A first reaction to the unanticipated, unexpected and violent loss of life.
A rapid public response to publicized, unexpected and violent deaths, typically involving the accumulation of individual mementos to create a shrine at the death site.
The collection of mementos, usually of a symbolic nature, that people bring to and leave at the site of the collective traumatic event.
Most spontaneous memorials start within hours of death notification; someone leaves a candle or bouquet of flowers, which is followed quickly by contributions from others.
They can be the limited, personal expression of the family and friends who place flowers, candles, stuffed animals, and notes on a tree by the roadside where a fatal accident occurred, or occur on a global level.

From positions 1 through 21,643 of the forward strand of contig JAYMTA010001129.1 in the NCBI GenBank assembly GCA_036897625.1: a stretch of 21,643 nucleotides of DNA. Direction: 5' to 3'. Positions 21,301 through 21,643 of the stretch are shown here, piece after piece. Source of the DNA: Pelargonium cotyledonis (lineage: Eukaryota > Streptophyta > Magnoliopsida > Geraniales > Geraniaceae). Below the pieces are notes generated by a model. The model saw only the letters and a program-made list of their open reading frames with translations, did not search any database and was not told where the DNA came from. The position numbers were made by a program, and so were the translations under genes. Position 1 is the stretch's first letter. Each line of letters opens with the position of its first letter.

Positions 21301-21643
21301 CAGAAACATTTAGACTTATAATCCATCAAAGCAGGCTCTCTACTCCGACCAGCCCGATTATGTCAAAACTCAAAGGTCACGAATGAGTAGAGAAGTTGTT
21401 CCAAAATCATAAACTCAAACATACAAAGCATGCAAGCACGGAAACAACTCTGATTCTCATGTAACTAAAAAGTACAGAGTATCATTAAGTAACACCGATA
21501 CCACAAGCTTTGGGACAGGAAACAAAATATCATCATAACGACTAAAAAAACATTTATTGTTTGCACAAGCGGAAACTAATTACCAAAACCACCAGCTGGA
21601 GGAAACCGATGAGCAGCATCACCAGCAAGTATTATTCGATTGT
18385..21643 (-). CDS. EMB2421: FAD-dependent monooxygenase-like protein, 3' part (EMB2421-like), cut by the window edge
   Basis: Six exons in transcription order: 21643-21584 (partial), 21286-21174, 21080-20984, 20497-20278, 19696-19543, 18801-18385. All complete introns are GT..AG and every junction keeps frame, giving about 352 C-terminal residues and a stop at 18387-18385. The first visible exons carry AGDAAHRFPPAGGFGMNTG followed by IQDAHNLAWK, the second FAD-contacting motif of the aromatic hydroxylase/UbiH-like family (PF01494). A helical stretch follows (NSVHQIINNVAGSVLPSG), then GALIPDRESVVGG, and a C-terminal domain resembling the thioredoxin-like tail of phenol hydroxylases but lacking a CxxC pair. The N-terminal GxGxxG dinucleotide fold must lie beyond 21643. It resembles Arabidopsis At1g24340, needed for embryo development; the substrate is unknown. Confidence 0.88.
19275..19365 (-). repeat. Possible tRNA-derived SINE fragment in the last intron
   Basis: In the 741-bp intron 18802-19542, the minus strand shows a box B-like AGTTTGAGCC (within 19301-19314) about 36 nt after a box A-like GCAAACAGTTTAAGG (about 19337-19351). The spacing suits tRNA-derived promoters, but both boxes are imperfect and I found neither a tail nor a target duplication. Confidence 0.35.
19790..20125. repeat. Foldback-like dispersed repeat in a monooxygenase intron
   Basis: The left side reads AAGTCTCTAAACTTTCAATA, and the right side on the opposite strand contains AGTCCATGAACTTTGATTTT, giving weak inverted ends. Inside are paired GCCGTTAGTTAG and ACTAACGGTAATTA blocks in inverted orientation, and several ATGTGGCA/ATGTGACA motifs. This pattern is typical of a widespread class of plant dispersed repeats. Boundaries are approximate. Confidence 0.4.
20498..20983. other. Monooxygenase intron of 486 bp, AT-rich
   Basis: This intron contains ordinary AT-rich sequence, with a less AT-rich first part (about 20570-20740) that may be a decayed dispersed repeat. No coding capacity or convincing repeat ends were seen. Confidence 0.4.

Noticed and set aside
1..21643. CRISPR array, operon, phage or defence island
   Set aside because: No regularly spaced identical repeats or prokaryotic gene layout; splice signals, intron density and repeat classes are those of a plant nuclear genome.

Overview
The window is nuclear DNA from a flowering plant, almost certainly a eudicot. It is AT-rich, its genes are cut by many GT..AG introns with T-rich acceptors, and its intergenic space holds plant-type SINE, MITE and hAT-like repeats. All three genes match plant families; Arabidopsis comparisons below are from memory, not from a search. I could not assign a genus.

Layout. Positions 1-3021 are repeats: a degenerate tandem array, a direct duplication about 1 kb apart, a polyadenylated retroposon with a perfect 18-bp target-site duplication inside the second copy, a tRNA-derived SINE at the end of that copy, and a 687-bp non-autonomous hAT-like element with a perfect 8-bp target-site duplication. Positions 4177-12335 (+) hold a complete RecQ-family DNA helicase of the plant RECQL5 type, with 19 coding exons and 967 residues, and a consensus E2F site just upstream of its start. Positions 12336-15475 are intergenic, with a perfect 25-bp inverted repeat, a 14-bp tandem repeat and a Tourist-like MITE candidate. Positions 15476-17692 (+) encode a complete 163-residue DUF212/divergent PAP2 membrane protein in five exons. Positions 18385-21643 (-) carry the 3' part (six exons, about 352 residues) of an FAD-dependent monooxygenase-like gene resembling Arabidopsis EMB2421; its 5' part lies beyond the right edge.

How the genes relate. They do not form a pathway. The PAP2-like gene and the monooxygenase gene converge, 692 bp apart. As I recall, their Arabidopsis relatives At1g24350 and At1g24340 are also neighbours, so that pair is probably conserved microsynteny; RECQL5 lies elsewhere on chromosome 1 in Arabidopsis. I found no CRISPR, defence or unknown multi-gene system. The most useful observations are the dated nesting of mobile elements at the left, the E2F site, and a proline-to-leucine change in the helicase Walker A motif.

Spontaneous Memorials tend to be impermanent, but can become the place of a permanent memorial.
Also Known As: Spontaneous Memorialization, Spontaneous Shrines
Facing History and Ourselves. Memory, History & Memorials: Spontaneous Memorials. http://www.facinghistory.org/campus/memorials.nsf/Home?OpenFrameSet
Roberts P. Encyclopedia of Death and Dying: Me-Nu. Memorialization, Spontaneous. http://www.deathreference.com/Me-Nu/Memorialization-Spontaneous.html
Haney, C.A., Leimer, C., & Lowery, J. (1997). Spontaneous memorialization: Violent death and emerging mourning rituals. Omega: Journal of Death and Dying, 35, 159-171.